State Dept.'s chief watchdog resigns
State Department Inspector General Howard J. Krongard, who has been accused of improperly interfering with investigations into private security contractor Blackwater USA and with other probes, resigned Friday.
In a brief public statement, the longtime corporate lawyer pointed to his recent battles with congressional Democrats and said they explained the reason for his departure.
“I have nothing further to say at this time,” wrote Krongard, whose job made him the department’s chief internal watchdog.
In a separate resignation letter to President Bush, he said that he was troubled by “inherent structural and conceptual defects” in the inspector general’s job.
He also expressed concern about the “grave threat to public service posed by current rancor and distrust” among political parties, the government, the media and interest groups.
Krongard, 66, has been accused by current and former members of his staff and by congressional Democrats of thwarting investigations of waste and fraud in Iraq. Among those are allegations of arms smuggling by Blackwater, the North Carolina-based security contractor that protects U.S. diplomats in Iraq and has been accused of using excessive force against Iraqi civilians.
Rep. Henry A. Waxman, (D-Beverly Hills), chairman of the House Oversight and Government Reform Committee, has said that Krongard interfered to shield the administration from embarrassment on politically sensitive issues.
Last month, Krongard recused himself from investigations regarding Blackwater after it was revealed in a dramatic appearance at a House committee hearing that Krongard’s brother was on a Blackwater advisory board. Krongard had denied that his brother, Alvin B. Krongard, a former No. 3 official at the CIA, was connected to Blackwater until he was confronted at the hearing with paperwork indicating that his brother served on the board.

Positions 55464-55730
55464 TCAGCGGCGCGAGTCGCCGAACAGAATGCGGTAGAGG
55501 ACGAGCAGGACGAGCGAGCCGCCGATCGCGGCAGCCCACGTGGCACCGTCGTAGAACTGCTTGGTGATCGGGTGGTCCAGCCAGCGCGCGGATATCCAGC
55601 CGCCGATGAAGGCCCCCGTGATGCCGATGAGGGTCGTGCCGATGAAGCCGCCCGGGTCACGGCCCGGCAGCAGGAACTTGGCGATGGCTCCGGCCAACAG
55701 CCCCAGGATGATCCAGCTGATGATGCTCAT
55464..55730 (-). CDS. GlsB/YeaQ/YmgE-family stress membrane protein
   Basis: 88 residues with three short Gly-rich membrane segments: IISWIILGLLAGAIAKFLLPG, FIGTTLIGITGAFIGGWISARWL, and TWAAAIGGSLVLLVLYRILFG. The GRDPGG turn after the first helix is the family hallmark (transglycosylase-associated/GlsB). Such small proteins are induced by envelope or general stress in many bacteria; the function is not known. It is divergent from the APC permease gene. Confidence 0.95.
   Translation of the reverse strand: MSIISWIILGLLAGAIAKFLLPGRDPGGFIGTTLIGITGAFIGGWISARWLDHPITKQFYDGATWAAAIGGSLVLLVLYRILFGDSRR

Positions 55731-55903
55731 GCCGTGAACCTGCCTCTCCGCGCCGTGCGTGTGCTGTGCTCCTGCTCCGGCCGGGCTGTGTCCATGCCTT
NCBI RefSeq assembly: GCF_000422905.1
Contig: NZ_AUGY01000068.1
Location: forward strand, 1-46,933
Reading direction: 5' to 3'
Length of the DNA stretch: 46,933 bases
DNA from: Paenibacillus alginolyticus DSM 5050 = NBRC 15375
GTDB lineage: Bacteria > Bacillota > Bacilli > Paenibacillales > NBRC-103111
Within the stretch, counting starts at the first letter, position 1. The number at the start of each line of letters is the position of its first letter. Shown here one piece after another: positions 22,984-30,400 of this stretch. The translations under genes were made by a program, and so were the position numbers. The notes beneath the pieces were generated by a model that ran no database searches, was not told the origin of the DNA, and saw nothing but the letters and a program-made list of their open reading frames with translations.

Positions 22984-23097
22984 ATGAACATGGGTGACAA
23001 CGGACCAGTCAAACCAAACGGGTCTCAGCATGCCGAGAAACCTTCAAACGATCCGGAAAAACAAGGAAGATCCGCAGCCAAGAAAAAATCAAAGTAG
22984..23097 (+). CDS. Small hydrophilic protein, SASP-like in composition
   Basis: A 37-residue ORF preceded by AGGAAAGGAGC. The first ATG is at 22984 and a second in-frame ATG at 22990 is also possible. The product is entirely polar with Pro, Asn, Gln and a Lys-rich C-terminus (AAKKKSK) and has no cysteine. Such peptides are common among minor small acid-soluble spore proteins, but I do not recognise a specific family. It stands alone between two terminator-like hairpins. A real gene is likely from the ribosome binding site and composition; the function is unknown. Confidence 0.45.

Krongard had also withdrawn from an inquiry into the construction of the new U.S. Embassy complex in Baghdad. And he battled subordinates’ accusations of abusive treatment.
Gonzalo Gallegos, a spokesman for the State Department, said: “We thank him for his dedication to public service and wish him well in the future.”
Krongard grew up in a family of modest means in Baltimore and moved from one success to another in life. He was an All-American lacrosse goalie at Princeton University, also studied at Harvard Law School and Cambridge University in England, and distinguished himself as a lawyer.
But his two years as a federal agency watchdog have proved different.
His confrontations with Congress brought out unflattering information about his family relations, including that he once sued his daughter and son-in-law over a home loan.
Waxman welcomed the resignation.
“Mr. Krongard’s decision removes an enormous distraction from the inspector general’s office and will allow the office to focus on its important oversight responsibilities,” Waxman said in a statement. “The committee will certainly take this new development into account.”
Krongard’s departure is the second at the State Department linked to Blackwater. Richard J. Griffin, the assistant secretary of State for diplomatic security who made key decisions regarding the department’s oversight of Blackwater, resigned in October.
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